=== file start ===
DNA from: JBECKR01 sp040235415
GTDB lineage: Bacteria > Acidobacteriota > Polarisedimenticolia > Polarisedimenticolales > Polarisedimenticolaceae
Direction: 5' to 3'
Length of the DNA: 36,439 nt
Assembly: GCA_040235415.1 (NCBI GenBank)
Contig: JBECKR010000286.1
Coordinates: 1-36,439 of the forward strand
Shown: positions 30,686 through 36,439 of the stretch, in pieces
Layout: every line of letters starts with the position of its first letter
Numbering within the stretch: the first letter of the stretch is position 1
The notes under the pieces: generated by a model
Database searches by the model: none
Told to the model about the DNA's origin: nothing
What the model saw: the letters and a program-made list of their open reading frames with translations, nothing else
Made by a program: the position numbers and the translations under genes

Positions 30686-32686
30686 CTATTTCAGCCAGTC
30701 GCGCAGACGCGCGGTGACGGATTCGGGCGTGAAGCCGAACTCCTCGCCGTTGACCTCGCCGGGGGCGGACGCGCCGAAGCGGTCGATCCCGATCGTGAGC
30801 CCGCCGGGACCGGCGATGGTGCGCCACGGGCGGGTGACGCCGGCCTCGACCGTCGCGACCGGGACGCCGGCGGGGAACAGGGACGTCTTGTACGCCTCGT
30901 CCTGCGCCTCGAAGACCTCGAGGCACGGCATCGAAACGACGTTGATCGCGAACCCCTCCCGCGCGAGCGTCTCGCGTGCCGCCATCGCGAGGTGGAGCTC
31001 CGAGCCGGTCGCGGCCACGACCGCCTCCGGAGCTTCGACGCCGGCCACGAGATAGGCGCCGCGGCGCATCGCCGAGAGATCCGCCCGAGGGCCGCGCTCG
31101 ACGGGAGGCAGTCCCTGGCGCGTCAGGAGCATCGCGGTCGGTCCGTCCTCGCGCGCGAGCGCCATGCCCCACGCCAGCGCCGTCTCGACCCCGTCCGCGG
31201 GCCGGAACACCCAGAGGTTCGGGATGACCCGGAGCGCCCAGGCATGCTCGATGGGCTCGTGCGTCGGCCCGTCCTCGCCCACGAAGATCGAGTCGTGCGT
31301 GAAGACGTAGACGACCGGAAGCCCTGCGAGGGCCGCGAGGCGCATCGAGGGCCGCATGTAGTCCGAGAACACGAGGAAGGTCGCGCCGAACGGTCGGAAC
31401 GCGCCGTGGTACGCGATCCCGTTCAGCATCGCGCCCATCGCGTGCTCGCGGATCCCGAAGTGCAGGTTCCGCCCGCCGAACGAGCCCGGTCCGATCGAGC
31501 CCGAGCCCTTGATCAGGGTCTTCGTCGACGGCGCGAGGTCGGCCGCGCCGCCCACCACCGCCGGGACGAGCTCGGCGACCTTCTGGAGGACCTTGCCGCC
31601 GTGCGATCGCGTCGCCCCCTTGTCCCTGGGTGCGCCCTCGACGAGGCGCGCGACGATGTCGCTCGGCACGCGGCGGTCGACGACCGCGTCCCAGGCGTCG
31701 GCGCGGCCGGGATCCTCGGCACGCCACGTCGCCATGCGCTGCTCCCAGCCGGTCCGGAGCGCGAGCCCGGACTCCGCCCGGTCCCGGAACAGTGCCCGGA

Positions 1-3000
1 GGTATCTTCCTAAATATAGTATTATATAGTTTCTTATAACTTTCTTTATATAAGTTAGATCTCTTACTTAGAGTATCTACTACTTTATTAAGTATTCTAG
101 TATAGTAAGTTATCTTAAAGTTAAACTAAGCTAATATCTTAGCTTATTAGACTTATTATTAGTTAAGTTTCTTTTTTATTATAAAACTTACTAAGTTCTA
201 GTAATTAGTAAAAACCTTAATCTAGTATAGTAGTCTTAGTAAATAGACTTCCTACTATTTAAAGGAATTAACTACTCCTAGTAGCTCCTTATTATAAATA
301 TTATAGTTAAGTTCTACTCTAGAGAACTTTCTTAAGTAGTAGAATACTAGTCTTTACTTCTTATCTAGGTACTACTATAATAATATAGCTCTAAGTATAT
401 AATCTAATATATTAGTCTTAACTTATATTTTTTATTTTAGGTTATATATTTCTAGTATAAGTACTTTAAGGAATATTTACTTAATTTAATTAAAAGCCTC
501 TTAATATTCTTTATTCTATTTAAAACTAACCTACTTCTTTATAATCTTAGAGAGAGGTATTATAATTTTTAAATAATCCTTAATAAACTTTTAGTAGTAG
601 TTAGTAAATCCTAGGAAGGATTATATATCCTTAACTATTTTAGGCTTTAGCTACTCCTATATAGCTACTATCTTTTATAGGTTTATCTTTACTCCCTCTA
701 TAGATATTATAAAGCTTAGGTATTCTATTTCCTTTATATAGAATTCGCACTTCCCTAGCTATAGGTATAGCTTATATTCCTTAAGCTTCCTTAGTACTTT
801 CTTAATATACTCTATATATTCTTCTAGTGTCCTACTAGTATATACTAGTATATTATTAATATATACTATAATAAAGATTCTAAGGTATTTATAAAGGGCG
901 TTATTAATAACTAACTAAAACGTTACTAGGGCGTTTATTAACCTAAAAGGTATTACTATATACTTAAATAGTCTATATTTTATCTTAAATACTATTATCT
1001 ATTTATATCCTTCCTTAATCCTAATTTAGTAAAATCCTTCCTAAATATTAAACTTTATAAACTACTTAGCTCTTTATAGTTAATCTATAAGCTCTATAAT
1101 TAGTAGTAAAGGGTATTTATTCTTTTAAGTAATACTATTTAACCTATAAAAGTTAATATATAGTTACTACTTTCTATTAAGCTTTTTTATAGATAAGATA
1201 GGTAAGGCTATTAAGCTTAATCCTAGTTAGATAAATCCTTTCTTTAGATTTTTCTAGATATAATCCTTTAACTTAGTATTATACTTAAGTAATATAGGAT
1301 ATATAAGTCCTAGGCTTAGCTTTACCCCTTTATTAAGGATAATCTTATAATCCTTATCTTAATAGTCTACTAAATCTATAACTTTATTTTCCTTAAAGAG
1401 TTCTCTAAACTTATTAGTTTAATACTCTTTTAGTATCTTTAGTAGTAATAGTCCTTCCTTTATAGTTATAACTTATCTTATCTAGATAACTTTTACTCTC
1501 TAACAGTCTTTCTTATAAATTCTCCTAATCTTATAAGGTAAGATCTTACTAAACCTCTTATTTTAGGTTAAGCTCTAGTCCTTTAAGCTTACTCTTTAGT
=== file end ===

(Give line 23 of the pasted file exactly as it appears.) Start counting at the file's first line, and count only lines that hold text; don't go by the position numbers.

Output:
31201 GCCGGAACACCCAGAGGTTCGGGATGACCCGGAGCGCCCAGGCATGCTCGATGGGCTCGTGCGTCGGCCCGTCCTCGCCCACGAAGATCGAGTCGTGCGT